The fall of Blockbuster remains a classic example of digital disruption. Once valued at $4.8 bil and a dominate force in the rental market, Blockbuster filed for bankruptcy in 2010. By ignoring digital and going so far as to reject acquisition overtures from a fledgling Netflix, Blockbuster’s success would be its downfall. While many factors contributed to Blockbuster’s demise, I’d like to highlight two:
Distribution: A major weakness of Blockbuster’s position in 2000 was its brick-and-mortar distribution system with 9,000 stores and 60,000 employees at its peak (1). The infrastructure investments, combined with management’s bias toward the historical success of the brick-and-mortar strategy, restricted Blockbuster’s ability to innovate effectively and quickly. Furthermore, Blockbuster CEO John Antioco and his successor Jim Keyes both failed to see the power of online distribution until it was too late (Antioco responded to the rise of Netflix by opening more stores and Keyes sought to buy a failing Circuit City). In fact, Reed Hastings, founder and CEO of Netflix, approached Antioco in 2000 seeking to sell Netflix for $50 mil, to which Antioco laughed and said no (2). It wasn’t until 2004, a full six years after Netflix launched, that Blockbuster established an online rental platform of its own. The success of brick-and-mortar stores gave Blockbuster a false confidence that, when combined with the size of the organization and lack of vision from leadership, made Blockbuster slow to adapt.
Business Model: The cost of maintaining, staffing, and expanding their stores resulted in two main constraints: 1) costs did not scale well as each new market required heavy investment in a new location and 2) once a location was established, profits, albeit with high variable contribution, were tied with recouping the upfront capital investment. This caused a mismatch between the customer experience (e.g., low-friction rental and time to enjoy a VHS) and Blockbuster’s profit model (e.g., high rental turnover). To incentivize on-time returns, Blockbuster introduced high late fees which, before long, accounted for up to 70% of Blockbuster’s revenues (3). Blockbuster’s business shifted from renting movies to collecting late fees! Even after removing late fees in 2005, Blockbuster re-introduced them in 2010 to shore up revenues (4). An opaque late fee policy (which resulted in litigation against Blockbuster) and inconvenient customer experience ran counter to the customer value proposition, ultimately leaving a gap that Netflix filled. Netflix could deliver movies at a lower cost (bulk discounts on DVDs as well as centralized distribution hubs) and provide a subscription model that removed complexity surrounding fees, not to mention removing the frictions of returning DVDs to a store.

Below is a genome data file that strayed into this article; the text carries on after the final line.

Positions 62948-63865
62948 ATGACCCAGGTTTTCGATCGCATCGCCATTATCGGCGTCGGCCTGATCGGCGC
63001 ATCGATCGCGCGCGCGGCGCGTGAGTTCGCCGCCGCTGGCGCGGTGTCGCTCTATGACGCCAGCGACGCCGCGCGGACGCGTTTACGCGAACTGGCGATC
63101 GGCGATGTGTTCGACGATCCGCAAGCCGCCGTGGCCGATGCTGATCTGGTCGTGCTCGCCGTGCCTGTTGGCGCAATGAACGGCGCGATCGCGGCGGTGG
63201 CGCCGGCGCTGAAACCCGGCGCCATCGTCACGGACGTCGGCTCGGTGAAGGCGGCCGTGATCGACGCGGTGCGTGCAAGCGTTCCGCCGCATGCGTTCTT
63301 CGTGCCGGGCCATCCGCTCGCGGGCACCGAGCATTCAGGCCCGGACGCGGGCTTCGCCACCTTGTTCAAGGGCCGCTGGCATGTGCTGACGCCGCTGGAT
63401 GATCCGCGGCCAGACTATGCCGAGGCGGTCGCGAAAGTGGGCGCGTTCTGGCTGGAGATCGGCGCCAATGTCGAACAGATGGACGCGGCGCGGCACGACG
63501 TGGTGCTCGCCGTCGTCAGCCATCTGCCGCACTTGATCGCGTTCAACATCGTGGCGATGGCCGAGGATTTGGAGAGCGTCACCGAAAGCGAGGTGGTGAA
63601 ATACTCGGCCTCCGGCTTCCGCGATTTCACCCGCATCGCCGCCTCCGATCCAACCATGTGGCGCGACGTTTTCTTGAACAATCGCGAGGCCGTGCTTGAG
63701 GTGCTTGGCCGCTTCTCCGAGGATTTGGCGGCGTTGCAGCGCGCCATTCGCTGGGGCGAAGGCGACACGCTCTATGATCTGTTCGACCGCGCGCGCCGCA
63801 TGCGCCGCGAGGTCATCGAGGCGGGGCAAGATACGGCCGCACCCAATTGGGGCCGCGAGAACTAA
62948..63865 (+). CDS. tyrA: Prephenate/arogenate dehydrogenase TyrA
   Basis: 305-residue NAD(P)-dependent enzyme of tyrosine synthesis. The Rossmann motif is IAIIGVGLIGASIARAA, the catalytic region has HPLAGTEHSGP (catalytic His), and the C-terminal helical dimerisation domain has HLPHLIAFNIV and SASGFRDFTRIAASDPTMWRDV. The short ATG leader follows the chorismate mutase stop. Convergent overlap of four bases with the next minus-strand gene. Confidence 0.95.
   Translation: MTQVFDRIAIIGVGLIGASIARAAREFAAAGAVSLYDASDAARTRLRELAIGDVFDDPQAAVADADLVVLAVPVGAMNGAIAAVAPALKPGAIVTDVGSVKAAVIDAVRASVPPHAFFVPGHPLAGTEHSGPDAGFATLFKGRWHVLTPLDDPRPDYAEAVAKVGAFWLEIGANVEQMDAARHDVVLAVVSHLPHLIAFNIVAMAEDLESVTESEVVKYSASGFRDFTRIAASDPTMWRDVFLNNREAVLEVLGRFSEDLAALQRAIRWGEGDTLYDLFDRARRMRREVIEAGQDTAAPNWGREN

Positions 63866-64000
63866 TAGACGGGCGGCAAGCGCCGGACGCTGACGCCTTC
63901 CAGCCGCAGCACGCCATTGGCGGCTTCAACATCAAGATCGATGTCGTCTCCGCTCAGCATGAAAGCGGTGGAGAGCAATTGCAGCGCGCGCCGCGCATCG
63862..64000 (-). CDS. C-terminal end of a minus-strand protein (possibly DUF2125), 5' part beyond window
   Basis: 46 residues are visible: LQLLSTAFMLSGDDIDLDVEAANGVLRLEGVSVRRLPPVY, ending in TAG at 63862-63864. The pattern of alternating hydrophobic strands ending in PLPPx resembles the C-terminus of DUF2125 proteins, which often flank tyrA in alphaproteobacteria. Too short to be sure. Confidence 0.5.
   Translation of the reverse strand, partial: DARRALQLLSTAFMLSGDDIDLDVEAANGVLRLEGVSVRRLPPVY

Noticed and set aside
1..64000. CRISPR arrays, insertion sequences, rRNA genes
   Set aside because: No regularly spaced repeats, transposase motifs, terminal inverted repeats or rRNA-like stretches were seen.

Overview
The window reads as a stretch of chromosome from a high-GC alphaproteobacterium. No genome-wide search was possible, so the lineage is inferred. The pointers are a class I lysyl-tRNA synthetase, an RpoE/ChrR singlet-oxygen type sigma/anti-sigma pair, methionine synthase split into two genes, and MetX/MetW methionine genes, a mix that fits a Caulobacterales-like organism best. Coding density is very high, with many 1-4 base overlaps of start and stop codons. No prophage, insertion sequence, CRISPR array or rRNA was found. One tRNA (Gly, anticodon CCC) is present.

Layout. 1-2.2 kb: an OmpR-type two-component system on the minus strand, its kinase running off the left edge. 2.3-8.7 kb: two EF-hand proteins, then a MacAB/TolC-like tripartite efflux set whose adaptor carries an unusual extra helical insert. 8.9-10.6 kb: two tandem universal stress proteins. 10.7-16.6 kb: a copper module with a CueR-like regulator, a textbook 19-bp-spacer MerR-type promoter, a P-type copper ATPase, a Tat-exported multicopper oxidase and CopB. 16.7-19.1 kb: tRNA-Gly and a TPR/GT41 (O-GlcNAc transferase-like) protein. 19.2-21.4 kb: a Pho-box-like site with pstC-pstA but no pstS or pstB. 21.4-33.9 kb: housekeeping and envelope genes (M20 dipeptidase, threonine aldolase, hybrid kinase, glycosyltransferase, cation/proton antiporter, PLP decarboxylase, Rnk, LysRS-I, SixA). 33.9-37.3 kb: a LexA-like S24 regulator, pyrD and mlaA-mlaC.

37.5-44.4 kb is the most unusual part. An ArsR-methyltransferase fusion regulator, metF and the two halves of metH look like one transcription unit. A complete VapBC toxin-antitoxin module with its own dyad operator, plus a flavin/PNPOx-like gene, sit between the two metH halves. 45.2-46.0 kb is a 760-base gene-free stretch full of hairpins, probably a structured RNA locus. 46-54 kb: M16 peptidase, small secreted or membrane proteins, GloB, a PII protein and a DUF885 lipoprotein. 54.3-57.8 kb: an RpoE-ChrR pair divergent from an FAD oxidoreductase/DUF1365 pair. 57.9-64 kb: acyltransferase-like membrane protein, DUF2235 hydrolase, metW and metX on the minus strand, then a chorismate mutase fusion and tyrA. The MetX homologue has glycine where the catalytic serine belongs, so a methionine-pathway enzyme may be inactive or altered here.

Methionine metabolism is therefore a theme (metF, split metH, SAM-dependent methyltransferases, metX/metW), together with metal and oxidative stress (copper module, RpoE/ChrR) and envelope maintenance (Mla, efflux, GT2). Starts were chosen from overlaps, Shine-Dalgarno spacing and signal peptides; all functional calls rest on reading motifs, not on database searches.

While Blockbuster offers a cautionary tale of the risks of not innovating, we can see similar trends in the media industry today. TV serves as a clear example. Before streaming and internet videos, the main broadcasters (ABC, NBC, CBS, and Fox) and cable companies had a near monopoly on TV content. The broadcasters made content decisions based on the lowest common denominator (cable companies had more flexibility around content types due to its pay-tv model and related regulation but had a similar philosophy when green-lighting shows). The adage of “being all things to all people” captures the ethos of network television. Broadcast networks fought to dominate certain days (e.g., NBC’s comedy block on Tuesdays) to capture the multi-billion-dollar TV ad market while cable companies had set viewing schedules of multiple channels for their expensive packages. The rise of digital platforms like Netflix, YouTube, and Amazon dramatically shifted the landscape in three ways:
- “Appointment-viewing” to “on-demand viewing”: Consumers choose when and where they wanted to watch “TV” content.
- “One size fits all” to niche: Pioneered by Netflix, the niche mentality led producers to discard the “all things to all people” approach and to create content types to target specific audience segments and fan bases. The result is an explosion of high quality offerings from Game of Thrones to Narcos to FreddieW’s VGHS.
- Price: Digital platforms became a viable alternative to cable packages, offering the choice and control consumers wanted at a much lower price point.
While the drivers and impacts of digital media are numerous and nuanced (e.g., power shifting from licensed aggregators to owners of both creative IP and the platform), I’d argue that the fundamental change lies in market architecture. Similar to our case on Nokia, traditional media has struggled to adapt to the market structure of digital “new” media (see below).
- 4 Lessons from Blockbuster Failure
[Internet].; 2015 [updated February 25,; cited January 29, 2018]. Available from: https://www.linkedin.com/pulse/4-lessons-from-blockbuster-failure-david-reiss.
- A Look Back At Why Blockbuster Really Failed And Why It Didn’t Have To [Internet].; 2014 [updated September 5,; cited 1/29/2018]. Available from: https://www.forbes.com/sites/gregsatell/2014/09/05/a-look-back-at-why-blockbuster-really-failed-and-why-it-didnt-have-to/#34dca53d1d64.
- The Rise of Netflix and the Fall of Blockbuster
[Internet].; 2017 [updated Mar 23,; cited January 29, 2018]. Available from: https://medium.com/@ScAshwin/the-rise-of-netflix-and-the-fall-of-blockbuster-29e5457339b7.
- Blockbuster Bankruptcy: A Decade of Decline [Internet].; 2010 [updated Sept 22,; ]. Available from: https://www.fastcompany.com/1690654/blockbuster-bankruptcy-decade-decline.